President Andrzej Duda will not swear in three judges to Poland's Constitutional Tribunal that were elected by the previous parliament and ruled eligible by the country's highest court, his spokesman said on December 8. The refusal extends a constitutional crisis that has gripped Poland for days.
The president, formerly a member of the Law and Justice (PiS) party that won parliamentary elections in October, will also insist on swearing in an additional judge appointed by his affiliated party earlier this month, the spokesman added.
Both moves ignore a constitutional court ruling from December 3, in which it said the president has no choice but to swear in judges elected by the previous parliament under the Civic Platform (PO) government. Indirectly, the ruling means the swearing in of the PiS-appointed judges cannot be sworn in.
Duda’s decision appears to keep Poland stuck in constitutional crisis. The president is clearly pushing to help PiS establish a friendly top court to make sure the party’s campaign promises are not put at risk. According to constitutional experts, by refusing to swear in the three judges put forward by PO and approved by the court, the president is breaching the Polish constitution.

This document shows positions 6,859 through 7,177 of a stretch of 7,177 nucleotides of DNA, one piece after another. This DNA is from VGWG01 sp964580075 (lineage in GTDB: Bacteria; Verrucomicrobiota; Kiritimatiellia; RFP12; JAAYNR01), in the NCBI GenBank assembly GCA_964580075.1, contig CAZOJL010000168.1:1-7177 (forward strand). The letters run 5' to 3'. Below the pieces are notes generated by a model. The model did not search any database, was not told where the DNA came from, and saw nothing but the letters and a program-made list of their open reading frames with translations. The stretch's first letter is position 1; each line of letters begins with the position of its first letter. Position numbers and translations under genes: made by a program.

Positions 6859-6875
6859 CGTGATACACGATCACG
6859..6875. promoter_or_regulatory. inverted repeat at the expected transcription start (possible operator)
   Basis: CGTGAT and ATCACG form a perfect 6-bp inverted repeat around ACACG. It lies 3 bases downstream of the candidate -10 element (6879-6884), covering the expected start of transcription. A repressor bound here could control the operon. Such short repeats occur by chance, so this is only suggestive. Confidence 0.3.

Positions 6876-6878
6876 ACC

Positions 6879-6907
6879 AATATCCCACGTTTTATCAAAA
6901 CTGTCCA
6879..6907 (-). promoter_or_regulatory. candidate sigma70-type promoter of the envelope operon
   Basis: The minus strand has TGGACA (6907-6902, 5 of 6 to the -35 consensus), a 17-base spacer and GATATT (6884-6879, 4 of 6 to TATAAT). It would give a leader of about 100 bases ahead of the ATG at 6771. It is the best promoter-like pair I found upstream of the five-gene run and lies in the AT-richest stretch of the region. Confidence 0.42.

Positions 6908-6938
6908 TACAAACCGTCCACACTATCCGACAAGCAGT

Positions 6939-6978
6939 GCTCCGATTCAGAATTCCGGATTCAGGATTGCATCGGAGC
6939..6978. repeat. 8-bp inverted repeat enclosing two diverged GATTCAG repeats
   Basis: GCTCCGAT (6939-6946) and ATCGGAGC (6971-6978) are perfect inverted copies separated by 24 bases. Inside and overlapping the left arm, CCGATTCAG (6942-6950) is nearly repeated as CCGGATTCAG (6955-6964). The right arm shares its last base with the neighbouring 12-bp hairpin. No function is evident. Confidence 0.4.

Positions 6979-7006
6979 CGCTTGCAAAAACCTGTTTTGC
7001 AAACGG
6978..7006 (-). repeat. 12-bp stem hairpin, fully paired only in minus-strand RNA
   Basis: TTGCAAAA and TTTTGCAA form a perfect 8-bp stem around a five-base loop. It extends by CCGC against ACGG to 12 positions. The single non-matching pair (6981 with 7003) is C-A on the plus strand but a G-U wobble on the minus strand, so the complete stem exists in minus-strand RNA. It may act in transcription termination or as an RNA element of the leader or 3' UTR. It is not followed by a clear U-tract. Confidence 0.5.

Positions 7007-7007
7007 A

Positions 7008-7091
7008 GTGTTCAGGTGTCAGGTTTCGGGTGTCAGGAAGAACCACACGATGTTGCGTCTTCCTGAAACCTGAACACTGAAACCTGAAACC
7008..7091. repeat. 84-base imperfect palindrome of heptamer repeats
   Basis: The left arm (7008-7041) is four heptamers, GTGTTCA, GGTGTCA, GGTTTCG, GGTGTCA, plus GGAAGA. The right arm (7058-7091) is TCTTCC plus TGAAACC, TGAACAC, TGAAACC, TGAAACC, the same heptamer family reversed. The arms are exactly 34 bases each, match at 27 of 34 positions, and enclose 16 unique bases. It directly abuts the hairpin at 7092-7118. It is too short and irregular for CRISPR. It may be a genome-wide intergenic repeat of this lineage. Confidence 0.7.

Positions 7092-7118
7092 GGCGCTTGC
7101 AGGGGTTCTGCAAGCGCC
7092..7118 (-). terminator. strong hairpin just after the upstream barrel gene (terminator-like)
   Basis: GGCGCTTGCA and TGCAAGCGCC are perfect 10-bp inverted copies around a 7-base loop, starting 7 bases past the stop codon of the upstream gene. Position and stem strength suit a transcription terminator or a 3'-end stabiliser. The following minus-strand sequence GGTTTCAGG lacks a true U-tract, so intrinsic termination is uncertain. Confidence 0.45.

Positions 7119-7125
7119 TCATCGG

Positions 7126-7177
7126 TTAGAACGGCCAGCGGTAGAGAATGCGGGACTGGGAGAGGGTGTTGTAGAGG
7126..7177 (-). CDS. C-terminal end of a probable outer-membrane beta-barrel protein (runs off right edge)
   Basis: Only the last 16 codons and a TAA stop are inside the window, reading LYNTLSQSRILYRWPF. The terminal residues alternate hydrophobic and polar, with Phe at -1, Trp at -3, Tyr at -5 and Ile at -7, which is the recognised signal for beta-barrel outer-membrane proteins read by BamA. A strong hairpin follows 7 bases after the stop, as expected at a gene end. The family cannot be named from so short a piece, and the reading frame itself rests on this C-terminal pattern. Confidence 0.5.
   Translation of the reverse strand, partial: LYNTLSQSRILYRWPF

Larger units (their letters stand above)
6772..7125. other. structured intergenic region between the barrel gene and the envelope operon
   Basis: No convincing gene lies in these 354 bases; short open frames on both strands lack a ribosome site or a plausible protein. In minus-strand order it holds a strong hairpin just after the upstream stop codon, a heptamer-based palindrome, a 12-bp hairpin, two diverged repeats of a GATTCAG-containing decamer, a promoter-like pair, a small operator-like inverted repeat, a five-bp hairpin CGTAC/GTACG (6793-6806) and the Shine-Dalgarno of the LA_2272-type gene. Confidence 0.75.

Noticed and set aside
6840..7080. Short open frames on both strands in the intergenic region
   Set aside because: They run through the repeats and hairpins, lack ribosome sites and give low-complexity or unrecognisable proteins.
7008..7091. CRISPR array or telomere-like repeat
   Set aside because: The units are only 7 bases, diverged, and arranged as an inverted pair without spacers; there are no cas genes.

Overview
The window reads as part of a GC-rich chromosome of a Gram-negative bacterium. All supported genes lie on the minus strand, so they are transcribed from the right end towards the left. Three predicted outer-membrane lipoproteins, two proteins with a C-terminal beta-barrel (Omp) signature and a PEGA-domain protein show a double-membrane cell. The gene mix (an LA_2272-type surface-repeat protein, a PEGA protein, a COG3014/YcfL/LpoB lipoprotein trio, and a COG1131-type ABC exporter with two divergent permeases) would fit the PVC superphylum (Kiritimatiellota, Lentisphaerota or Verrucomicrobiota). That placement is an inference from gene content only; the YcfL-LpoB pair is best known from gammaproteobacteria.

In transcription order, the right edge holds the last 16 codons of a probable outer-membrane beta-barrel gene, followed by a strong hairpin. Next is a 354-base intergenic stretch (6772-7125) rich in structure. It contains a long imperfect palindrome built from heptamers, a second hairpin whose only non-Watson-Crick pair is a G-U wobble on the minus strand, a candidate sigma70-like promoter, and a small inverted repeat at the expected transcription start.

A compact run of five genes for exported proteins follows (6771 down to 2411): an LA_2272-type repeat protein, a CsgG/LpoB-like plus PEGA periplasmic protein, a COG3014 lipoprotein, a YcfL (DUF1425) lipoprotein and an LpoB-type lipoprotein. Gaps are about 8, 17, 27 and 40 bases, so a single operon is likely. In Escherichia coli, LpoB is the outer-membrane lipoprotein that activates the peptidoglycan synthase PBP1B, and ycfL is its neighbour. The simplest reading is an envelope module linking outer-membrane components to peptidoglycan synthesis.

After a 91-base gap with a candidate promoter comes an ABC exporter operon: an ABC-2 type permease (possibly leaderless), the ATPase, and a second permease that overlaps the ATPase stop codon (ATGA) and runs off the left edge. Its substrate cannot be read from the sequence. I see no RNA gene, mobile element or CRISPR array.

The tussle over Poland's highest court - also known as the Constitutional Court - began in late November when PiS sought to reverse the appointment of five judges by PO. The new government then used its majority in parliament to vote through five new judges, four of which Duda promptly swore in.
The court ruled in early December that two of the appointments were not eligible; a consequence of PO's own manipulation of the constitution, for which it was also heavily criticised. However, it supported the appointment of the other three.
The stand off left the tribunal in chaos. In effect, the institution now has two rival groups of judges, each questioning the legitimacy of the other. Duda appears unmoved by his duty as president to help sort out the mess.
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